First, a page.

Safiyya bint Huyayy
|Wives of Muhammad|
Safiyya bint Huyayy (Arabic: صفية بنت حيي) (c. 610 – c. 670) was a Jewish woman captured from the Banu Nadir tribe at age 17, who became Muhammad's wife. She was, along with all other wives of Muhammad, titled Umm-ul-Mo'mineen or the "Mother of Believers".
Safiyya was born in Medina to Huyayy ibn Akhtab, the chief of the Jewish tribe Banu Nadir. Her mother, Barra bint Samawal, was from the Banu Qurayza tribe. According to a source, she was married off to Sallam ibn Mishkam, who later divorced her.
When the Banu Nadir were expelled from Medina in 625, her family settled in Khaybar, an oasis near Medina. Her father and brother went from Khaybar to join the Meccan and Bedouin forces besieging Muhammad in Medina during the Battle of the Trench. When the Meccans withdrew Muhammad besieged the Banu Qurayza.
In 627 or early in 628, Safiyya married Kenana ibn al-Rabi, treasurer of the Banu Nadir; she was about 17 years old at that time. Safiyya is said to have informed Kenana of a dream she had in which the moon had fallen from the heavens into her lap. Kenana interpreted it as a desire to marry Muhammad and struck her in the face, leaving a mark which was still visible when she first had contact with Muhammad.
Battle of Khaybar
In May 629, the Muslims defeated several Jewish tribes (including the Banu Nadir) at the Battle of Khaybar.The Jews had surrendered, and were allowed to remain in Khaybar on the provision that they give half of their annual produce to the Muslims. The land itself became the property of the Muslim state. This agreement, Stillman says, did not extend to the Banu Nadir tribe, who were given no quarter.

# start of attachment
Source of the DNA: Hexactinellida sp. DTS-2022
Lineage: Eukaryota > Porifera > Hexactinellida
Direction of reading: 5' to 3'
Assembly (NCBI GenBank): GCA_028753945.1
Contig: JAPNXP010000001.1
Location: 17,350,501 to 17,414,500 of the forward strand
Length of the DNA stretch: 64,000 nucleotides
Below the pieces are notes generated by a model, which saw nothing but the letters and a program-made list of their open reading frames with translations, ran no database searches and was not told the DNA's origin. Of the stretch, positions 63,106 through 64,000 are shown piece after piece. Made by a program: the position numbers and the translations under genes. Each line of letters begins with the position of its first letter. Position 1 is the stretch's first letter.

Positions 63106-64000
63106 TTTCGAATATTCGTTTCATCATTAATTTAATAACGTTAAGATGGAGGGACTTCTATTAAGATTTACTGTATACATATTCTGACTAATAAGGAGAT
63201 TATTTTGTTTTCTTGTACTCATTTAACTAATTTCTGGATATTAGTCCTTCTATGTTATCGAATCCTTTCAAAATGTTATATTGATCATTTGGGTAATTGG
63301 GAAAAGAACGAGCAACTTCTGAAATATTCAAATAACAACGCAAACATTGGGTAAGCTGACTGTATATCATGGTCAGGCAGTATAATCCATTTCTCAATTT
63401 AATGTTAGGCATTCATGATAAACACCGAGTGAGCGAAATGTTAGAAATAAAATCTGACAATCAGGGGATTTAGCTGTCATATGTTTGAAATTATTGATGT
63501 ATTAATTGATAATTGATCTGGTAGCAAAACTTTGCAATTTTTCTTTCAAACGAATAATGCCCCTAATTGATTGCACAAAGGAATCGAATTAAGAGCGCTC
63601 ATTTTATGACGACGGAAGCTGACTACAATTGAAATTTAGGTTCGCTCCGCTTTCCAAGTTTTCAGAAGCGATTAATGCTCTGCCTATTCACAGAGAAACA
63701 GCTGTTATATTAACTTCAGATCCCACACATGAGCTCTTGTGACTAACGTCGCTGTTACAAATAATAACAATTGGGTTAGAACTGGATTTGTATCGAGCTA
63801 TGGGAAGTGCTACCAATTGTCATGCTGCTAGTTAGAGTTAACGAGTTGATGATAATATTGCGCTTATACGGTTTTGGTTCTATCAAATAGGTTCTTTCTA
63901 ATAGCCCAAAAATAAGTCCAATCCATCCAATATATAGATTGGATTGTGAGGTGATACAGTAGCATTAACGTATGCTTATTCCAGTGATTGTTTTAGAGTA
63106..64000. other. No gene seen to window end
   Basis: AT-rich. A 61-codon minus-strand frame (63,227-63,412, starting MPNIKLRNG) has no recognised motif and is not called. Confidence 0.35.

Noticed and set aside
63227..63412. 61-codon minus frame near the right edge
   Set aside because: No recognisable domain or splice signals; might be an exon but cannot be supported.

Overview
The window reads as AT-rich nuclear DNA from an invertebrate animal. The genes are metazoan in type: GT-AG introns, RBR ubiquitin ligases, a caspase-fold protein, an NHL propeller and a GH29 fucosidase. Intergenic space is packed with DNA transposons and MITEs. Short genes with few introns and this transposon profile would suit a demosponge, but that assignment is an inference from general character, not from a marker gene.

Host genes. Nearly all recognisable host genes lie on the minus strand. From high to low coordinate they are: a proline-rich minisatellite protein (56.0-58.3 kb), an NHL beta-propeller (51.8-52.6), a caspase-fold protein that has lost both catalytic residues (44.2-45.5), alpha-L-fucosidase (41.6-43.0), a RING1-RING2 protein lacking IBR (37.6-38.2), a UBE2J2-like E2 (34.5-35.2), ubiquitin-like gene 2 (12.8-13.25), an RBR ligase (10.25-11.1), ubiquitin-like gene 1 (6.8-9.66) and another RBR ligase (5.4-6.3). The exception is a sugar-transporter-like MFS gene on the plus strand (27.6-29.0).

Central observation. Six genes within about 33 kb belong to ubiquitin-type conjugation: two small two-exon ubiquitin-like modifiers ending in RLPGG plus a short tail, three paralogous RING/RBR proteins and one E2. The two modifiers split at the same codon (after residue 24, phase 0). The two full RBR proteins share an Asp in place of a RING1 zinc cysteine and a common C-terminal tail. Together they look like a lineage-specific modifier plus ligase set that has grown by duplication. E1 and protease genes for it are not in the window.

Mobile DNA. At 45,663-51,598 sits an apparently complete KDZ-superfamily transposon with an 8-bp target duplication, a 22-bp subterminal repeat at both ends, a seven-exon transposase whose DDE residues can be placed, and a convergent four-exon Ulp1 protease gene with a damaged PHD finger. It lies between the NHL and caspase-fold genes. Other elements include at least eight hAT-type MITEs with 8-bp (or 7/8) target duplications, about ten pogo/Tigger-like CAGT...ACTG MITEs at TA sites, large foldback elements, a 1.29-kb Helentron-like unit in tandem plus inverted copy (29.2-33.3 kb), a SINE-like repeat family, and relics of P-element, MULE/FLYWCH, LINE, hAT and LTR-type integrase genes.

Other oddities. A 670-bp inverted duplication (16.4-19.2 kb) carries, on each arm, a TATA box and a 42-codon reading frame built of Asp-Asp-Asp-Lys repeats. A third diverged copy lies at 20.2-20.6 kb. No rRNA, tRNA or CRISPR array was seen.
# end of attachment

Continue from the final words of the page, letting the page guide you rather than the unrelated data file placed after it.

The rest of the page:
In the aftermath, the female captives were divided amongst Muhammad and his followers. Safiyya was assigned to Dihya ibn Khalifa, but Muhammad selected her while compensating Dihya with two of her cousins, or, according to other sources, seven head of cattle, and according to a differing source, seven female slaves. She then converted to Islam, thereby becoming Muhammad's wife; her dowry being her emancipation. On the way back from Khaybar, the Muslims camped at a place called Sadd al-Rauha. By now, Safiyya was clean from her menstrual period, and the marriage was thus consummated. Thereafter, Muhammad held a banquet of dates and butter in celebration of the marriage, and then returned to Medina.
Marriage to Muhammad
According to Muhammad al-Bukhari, Muhammad stayed for three days between Khaybar and Medina, where he consummated his marriage to Safiyya. His companions wondered if she was to be considered a captive (Arabic: ma malakat aymanukum) or a wife. The former speculated that they would consider Safiyya as Muhammad's wife, and thus "Mothers of the Believers", if Muhammad ordered her to veil herself, else she would be his slave-girl.